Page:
While parts of the Government continue to be shut down over concerns about people crossing the border from Mexico into the United States, the cyber borders are at risk. Many government websites are not being monitored or maintained for security. Several websites have been rendered unsecured or inaccessible during the shutdown.

For example, the Department of Homeland Security’s Cybersecurity and Infrastructure Security Agency (CISA) put approximately 1,500 non-critical employees on furlough, or about 43 percent of its staff. Upon visiting DHS.gov, it provides the following message:

NOTICE: Due to the lapse in federal funding, this website will not be actively managed. This website was last updated on December 21, 2018 and will not be updated until after funding is enacted. As such, information on this website may not be up to date. Transactions submitted via this website might not be processed and we will not be able to respond to inquiries until after appropriations are enacted.

Employers are also unable to use E-Verify during the shutdown, which is the database where employers can presumably confirm that an employee is eligible to work in the United States. The Department of Homeland Security and U.S. Citizenship and Immigration Services announced that E-verify will not be maintained or updated during the shutdown, and employers cannot access their accounts to garner information.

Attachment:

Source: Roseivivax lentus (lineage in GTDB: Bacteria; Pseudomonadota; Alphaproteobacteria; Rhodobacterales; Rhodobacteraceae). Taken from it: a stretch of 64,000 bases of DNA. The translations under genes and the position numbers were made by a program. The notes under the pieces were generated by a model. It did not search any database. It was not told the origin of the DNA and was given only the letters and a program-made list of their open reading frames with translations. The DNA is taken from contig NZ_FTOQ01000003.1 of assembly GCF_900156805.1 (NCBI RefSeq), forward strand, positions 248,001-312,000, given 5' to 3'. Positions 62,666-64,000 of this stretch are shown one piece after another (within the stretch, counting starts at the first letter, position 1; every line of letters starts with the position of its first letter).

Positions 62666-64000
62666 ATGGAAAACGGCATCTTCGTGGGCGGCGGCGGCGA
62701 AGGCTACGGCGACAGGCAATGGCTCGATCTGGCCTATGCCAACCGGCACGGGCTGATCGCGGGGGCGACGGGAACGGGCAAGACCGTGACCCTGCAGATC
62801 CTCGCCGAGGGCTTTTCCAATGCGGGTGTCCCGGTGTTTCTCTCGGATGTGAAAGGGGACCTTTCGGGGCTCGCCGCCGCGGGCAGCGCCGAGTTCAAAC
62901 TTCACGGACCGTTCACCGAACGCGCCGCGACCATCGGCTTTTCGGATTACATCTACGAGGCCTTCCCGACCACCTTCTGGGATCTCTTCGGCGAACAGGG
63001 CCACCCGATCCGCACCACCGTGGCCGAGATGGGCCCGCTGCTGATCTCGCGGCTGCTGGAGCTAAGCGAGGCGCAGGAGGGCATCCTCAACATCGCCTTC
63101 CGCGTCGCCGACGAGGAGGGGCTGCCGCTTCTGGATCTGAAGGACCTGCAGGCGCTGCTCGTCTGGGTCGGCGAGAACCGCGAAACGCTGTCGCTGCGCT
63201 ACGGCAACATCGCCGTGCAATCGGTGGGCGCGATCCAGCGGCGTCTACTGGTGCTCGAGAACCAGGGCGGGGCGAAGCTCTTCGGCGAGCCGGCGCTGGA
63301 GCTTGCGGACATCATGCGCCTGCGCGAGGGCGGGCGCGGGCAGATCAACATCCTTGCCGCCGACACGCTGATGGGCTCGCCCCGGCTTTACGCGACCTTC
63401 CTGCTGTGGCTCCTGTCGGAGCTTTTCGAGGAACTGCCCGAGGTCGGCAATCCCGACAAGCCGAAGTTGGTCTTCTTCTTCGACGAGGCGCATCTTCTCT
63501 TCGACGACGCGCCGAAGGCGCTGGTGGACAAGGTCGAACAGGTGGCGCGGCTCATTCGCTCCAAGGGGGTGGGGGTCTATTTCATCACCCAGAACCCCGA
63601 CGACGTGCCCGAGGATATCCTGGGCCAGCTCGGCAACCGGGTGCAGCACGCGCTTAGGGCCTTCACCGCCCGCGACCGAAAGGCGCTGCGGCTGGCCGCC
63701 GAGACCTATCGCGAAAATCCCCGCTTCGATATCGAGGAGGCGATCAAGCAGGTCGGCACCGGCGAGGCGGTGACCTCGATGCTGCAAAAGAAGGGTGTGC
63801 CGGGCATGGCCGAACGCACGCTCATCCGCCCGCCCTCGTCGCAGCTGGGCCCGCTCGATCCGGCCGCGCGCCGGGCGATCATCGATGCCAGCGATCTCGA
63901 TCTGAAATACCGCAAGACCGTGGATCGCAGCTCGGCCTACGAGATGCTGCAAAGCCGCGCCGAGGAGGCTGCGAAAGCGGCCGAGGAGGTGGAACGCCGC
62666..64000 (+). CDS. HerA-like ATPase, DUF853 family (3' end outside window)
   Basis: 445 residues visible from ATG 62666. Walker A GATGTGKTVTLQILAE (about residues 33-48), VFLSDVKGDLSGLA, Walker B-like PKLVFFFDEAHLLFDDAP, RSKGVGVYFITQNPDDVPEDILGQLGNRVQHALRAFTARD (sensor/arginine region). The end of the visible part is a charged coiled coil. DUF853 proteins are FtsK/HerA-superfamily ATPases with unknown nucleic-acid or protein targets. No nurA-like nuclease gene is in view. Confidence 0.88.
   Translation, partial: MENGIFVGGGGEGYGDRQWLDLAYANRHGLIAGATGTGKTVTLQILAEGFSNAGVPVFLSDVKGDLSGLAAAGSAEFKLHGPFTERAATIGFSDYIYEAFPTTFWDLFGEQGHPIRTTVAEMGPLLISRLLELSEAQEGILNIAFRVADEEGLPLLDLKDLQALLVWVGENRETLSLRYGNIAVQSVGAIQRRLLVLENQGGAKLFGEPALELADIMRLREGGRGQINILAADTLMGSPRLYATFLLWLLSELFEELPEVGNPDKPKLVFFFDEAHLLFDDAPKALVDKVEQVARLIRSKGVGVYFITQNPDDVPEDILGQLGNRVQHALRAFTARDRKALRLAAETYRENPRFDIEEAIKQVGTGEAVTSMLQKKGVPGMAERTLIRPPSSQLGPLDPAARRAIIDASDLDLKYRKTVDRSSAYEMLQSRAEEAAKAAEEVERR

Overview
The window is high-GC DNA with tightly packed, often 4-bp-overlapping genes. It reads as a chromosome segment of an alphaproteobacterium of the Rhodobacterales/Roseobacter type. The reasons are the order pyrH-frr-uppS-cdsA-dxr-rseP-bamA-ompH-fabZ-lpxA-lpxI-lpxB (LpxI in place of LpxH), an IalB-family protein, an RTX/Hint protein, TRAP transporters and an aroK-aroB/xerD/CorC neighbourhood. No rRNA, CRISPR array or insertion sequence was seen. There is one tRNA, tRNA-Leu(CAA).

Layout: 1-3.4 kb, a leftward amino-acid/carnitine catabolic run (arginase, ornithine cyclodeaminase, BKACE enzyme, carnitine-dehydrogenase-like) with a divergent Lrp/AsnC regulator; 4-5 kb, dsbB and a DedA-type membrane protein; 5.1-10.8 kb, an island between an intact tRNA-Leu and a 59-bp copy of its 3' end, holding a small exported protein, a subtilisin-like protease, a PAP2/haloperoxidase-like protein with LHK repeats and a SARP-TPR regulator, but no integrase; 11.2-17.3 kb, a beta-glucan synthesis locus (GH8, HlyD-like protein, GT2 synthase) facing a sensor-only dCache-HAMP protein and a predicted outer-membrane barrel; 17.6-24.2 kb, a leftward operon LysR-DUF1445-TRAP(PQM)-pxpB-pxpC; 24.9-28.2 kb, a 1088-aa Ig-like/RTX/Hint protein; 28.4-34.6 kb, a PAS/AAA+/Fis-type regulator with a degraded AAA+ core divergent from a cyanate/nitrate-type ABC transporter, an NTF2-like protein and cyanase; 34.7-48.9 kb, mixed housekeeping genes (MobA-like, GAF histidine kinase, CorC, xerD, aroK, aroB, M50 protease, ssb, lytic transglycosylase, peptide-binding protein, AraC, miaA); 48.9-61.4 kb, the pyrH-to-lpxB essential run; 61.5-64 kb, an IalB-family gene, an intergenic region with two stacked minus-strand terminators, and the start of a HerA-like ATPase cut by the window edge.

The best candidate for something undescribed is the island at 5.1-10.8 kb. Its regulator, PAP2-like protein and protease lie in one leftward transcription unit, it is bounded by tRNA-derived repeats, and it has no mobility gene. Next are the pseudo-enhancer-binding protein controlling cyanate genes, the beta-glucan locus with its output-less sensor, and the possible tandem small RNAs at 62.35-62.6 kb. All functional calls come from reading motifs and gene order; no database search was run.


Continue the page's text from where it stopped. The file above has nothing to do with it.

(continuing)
In addition to the problems that people cannot access government websites for key information, is the concern that just attempting to access the sites poses a risk.

One concern is websites with expired TLS certificates, which leave sites unsecure. These certificates are the cryptographic protocols that provide authentication and data encryption between servers, machines and other applications operating over a network. Expired certificates bring the potential for cyber-attack. While the expired certificate may not directly expose the data, when one visits a page with an expired certificate there is a warning that the certificate is invalid, but often the user can still click through that warning and visit the site. This creates opportunities for hackers to intercept connections using fake TLS certificates.

Another concern is that with staff on furlough, some government networks will miss routine software updates and patch releases, which presents another opportunity for hackers to impact the government’s network infrastructure. Not to mention that even once the shutdown ends, it will take some time to update and shore up these government websites to ensure security. Another concern is whether the government can even retain the talent of employees the longer the shutdown continues.

People should use caution when accessing government websites now and for the foreseeable future, even once the government is back open for business. If you get an expired certificate warning, do not click through it and access the site. Ensure that your software and operating systems are up to date with protections against viruses and hackers.